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review 2018-11-14 02:59
A Great Read about the Less-Glamorous, Less-Successful Side of Silicon Valley
The Place You're Supposed to Laugh - Jenn Stroud Rossmann
Those inclined to irony might find it in the Palo Alto Farmers Market assembled on asphalt, where there had once been an apricot orchard. Each weekend from May through December, the workweek parking lot filled with vendor stands and umbrellas protecting bins of trucked-in garlic cloves, avocados, tomatillos, et al. The University down the street was known as “The Farm,” though it hadn’t been one since the Stanfords donated their country estate and chartered a college in the 1880s. Stanford grads and especially its dropouts had been transforming the Valley ever since; the fruit came from further and further away.

 

It's really hard to grab a representative quotation from this novel -- but this comes close. There's a hint of the humor, the capturing of a moment in time, societal observation, a hint of wistfulness, and even a modicum of critique.

 

It's 2002, in many parts of the country the shadow of 9/11 looms large. It's present in Palo Alto, but not to the degree it is other places -- what looms larger is the bursting of the dot-com bubble, everyone around them has been impacted in some way by it -- most people have been impacted in significant ways, although the ripples are still going out from them and affecting the lives of everyone in their community in some way.

 

Our focus in this novel is on the life of Chad Loudermilk and those who are near him. Chad's 14 and is enduring his first year in high school. His best friend since . . . well, forever, Walter Chen attended there briefly, but was pulled out by his parents to attend the Roman Catholic academy nearby -- for a greater focus on academics, and fewer active shooter drills. Life's hard without Walter around. Chad's mother works with "at risk" youth, on making wise decisions, while she's still reeling from her mother's death a few months earlier. Chad's father, Ray, is dealing with ripples of the burst -- the advertising agency he's part of his dealing with a shift in clientele. There's Scot, Chad's next-door neighbor, the creator of Latte (wink, wink) -- the Macromedia tool -- a big brother figure, dispensing non-parental advice and playing video games (his wife really doesn't have any time for Chad). There's a new girl in school that Chad can't stop talking about, and a couple of guys from the proverbial other side of the tracks that he met at a record store and is spending time with. The major focus of the plot is following Chad's interactions with them over the course of a few months -- we get chapters focusing on his parents and what's going on in their lives, but on the whole, the rest of the characters are seen filtered through Chad's experience.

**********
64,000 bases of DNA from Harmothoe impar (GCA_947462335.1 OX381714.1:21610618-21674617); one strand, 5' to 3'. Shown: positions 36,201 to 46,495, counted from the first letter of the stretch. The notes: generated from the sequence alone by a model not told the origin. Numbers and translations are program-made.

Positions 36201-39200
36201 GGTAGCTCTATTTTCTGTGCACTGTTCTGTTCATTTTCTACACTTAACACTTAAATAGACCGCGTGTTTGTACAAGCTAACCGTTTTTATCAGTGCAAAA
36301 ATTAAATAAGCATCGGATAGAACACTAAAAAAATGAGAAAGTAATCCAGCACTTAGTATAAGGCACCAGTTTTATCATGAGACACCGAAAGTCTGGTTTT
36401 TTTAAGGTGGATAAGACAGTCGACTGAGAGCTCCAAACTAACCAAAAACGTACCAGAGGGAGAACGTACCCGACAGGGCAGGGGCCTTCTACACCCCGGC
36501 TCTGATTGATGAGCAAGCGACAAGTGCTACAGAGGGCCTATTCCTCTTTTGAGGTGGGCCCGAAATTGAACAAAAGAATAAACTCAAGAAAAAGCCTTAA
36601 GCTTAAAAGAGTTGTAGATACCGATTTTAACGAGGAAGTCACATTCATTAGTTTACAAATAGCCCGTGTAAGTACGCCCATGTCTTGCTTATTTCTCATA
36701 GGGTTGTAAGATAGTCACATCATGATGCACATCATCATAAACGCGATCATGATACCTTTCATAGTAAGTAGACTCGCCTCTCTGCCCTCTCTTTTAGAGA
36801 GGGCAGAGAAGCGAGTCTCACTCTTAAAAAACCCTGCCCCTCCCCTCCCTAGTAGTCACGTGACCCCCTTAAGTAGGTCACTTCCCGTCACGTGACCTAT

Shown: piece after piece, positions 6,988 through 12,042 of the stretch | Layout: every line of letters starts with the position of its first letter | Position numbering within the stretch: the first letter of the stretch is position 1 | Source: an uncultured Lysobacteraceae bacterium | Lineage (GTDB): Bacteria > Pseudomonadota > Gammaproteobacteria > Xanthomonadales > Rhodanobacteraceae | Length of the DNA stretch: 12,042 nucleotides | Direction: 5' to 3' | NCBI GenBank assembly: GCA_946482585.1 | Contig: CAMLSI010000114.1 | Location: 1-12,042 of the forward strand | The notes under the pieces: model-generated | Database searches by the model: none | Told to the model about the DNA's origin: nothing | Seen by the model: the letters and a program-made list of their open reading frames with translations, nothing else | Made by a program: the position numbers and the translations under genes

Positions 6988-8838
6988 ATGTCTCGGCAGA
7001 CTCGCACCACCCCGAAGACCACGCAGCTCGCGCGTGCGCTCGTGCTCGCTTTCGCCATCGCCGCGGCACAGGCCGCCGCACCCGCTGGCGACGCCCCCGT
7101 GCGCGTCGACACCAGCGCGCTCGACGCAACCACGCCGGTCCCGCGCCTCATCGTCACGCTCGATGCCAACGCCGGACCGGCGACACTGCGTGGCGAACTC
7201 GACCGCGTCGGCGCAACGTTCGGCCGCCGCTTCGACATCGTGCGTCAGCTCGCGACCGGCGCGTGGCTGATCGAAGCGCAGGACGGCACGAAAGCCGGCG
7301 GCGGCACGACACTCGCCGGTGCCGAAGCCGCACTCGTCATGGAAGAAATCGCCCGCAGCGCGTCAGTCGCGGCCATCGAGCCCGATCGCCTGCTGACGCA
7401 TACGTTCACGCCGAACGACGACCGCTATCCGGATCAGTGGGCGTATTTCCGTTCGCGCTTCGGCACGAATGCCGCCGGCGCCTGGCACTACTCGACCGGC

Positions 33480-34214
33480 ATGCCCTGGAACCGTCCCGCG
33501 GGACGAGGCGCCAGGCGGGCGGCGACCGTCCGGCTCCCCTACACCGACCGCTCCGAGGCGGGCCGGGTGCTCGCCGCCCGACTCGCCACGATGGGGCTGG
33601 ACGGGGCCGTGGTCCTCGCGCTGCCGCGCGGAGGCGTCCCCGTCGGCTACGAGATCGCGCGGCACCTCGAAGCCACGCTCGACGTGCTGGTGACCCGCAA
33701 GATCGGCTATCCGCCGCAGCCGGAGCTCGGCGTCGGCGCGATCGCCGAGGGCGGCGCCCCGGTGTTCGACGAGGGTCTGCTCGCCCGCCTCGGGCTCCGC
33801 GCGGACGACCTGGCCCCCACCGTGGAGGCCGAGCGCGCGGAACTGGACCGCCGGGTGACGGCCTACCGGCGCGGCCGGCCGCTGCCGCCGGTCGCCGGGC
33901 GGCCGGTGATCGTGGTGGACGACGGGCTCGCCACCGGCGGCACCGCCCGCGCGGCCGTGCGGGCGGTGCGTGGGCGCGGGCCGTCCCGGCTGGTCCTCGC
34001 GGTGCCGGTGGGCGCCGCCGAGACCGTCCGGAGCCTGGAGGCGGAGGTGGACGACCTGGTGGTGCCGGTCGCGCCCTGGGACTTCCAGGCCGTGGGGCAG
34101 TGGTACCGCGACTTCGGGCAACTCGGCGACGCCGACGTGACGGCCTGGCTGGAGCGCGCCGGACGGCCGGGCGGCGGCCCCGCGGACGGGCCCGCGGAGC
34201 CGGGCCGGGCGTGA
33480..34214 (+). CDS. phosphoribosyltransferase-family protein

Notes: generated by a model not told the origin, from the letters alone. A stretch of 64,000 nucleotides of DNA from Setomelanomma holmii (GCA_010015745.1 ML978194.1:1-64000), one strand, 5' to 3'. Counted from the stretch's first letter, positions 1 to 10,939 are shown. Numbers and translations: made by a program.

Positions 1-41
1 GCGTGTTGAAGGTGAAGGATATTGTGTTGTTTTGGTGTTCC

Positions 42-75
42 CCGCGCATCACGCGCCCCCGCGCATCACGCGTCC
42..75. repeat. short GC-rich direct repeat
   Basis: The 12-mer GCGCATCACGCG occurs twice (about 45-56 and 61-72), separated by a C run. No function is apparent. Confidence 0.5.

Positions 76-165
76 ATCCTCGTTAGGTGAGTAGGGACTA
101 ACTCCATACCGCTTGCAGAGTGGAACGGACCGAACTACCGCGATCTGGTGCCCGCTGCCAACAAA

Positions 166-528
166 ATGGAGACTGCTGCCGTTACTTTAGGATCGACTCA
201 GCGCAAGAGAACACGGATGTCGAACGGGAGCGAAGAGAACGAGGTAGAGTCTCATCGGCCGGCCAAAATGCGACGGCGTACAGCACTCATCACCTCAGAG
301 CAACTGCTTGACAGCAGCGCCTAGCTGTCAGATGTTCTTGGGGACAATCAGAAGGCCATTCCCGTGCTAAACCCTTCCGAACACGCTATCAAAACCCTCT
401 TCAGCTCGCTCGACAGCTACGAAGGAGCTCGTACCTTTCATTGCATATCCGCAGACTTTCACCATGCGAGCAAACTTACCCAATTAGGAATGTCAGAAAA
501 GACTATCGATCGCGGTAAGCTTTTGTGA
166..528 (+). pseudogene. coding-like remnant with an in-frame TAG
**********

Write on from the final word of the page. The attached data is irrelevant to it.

The other major thread follows Chad's maternal aunt, Diana, a physics professor we meet as she registers for a conference in Barcelona. She's trying to re-establish her career after pressing pause on things to have a child with her best friend. It's not easy for her to get back into the swing of things, but she's close. As Chad's aunt, there's a lot of opportunity for the plotlines to intersect and overlap -- but the sisters aren't that close, so it's not as frequent as it could've been. By the end of the novel, events have transpired enough that Diana's as large a fixture in Chad's life as Scot (maybe larger), so it's easy to intermingle the story lines. But for the first 1/2-2/3 or so, there a clear distinction between the two -- and it's not clear why we're getting both stories.